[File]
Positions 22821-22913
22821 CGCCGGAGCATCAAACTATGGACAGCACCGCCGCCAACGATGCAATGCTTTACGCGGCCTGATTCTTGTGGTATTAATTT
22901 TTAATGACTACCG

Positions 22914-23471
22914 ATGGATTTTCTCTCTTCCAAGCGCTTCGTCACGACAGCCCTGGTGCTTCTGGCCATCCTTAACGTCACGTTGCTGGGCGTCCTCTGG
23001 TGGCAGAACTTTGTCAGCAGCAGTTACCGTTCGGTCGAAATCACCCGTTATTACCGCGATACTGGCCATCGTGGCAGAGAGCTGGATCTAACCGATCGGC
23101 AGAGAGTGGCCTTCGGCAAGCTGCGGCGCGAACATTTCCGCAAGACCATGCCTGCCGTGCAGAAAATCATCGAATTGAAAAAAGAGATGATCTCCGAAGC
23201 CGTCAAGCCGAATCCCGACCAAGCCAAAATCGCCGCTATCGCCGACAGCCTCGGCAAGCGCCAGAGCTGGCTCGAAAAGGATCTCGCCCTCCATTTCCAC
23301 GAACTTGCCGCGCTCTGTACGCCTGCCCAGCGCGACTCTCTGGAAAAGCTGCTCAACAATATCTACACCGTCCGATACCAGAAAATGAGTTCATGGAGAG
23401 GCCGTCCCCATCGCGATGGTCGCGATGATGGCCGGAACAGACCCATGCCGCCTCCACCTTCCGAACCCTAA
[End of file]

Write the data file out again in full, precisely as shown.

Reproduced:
Positions 22821-22913
22821 CGCCGGAGCATCAAACTATGGACAGCACCGCCGCCAACGATGCAATGCTTTACGCGGCCTGATTCTTGTGGTATTAATTT
22901 TTAATGACTACCG

Positions 22914-23471
22914 ATGGATTTTCTCTCTTCCAAGCGCTTCGTCACGACAGCCCTGGTGCTTCTGGCCATCCTTAACGTCACGTTGCTGGGCGTCCTCTGG
23001 TGGCAGAACTTTGTCAGCAGCAGTTACCGTTCGGTCGAAATCACCCGTTATTACCGCGATACTGGCCATCGTGGCAGAGAGCTGGATCTAACCGATCGGC
23101 AGAGAGTGGCCTTCGGCAAGCTGCGGCGCGAACATTTCCGCAAGACCATGCCTGCCGTGCAGAAAATCATCGAATTGAAAAAAGAGATGATCTCCGAAGC
23201 CGTCAAGCCGAATCCCGACCAAGCCAAAATCGCCGCTATCGCCGACAGCCTCGGCAAGCGCCAGAGCTGGCTCGAAAAGGATCTCGCCCTCCATTTCCAC
23301 GAACTTGCCGCGCTCTGTACGCCTGCCCAGCGCGACTCTCTGGAAAAGCTGCTCAACAATATCTACACCGTCCGATACCAGAAAATGAGTTCATGGAGAG
23401 GCCGTCCCCATCGCGATGGTCGCGATGATGGCCGGAACAGACCCATGCCGCCTCCACCTTCCGAACCCTAA